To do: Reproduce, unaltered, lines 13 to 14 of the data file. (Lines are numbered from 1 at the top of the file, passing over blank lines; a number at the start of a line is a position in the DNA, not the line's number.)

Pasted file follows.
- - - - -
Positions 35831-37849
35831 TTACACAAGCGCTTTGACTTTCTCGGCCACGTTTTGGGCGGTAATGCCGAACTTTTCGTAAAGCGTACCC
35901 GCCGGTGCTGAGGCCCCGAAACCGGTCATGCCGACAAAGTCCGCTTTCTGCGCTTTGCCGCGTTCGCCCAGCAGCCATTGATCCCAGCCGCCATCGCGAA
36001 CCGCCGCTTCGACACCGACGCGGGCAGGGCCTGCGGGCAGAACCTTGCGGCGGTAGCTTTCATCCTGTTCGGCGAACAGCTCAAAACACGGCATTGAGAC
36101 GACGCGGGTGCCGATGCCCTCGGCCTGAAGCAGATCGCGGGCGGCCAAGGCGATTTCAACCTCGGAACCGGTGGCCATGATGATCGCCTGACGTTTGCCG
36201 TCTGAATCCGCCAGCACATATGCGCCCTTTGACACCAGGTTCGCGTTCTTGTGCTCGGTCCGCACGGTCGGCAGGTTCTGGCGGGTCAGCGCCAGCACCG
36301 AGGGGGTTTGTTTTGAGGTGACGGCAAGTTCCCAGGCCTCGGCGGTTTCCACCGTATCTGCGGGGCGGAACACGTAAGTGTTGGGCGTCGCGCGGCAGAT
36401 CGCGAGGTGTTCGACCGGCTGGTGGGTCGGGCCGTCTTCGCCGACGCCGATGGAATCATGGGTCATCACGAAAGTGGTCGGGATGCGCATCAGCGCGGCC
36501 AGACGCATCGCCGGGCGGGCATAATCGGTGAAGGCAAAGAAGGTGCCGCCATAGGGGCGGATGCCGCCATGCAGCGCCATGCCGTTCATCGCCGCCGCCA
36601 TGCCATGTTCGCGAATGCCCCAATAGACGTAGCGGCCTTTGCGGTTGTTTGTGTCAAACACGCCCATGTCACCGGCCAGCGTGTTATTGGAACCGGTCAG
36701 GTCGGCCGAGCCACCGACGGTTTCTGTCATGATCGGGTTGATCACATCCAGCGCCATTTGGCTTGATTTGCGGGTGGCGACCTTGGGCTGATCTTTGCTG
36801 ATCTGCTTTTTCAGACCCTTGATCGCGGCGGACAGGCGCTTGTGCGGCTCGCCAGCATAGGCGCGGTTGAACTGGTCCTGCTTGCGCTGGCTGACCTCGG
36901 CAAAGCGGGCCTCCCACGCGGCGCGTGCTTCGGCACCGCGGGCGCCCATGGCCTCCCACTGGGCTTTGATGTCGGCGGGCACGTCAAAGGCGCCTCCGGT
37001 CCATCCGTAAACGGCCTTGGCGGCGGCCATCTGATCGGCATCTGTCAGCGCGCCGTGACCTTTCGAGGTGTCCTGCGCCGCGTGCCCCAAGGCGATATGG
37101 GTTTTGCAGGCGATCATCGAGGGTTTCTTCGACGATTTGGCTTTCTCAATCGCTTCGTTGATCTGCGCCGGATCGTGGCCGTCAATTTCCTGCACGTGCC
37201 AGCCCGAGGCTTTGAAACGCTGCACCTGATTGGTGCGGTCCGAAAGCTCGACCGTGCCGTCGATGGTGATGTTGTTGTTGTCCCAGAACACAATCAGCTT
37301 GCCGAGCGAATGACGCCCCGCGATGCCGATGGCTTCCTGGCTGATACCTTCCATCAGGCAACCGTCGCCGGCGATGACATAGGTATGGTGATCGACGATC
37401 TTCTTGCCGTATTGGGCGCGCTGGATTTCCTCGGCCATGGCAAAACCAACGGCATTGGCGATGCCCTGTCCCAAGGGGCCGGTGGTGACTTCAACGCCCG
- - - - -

36901 CAAAGCGGGCCTCCCACGCGGCGCGTGCTTCGGCACCGCGGGCGCCCATGGCCTCCCACTGGGCTTTGATGTCGGCGGGCACGTCAAAGGCGCCTCCGGT
37001 CCATCCGTAAACGGCCTTGGCGGCGGCCATCTGATCGGCATCTGTCAGCGCGCCGTGACCTTTCGAGGTGTCCTGCGCCGCGTGCCCCAAGGCGATATGG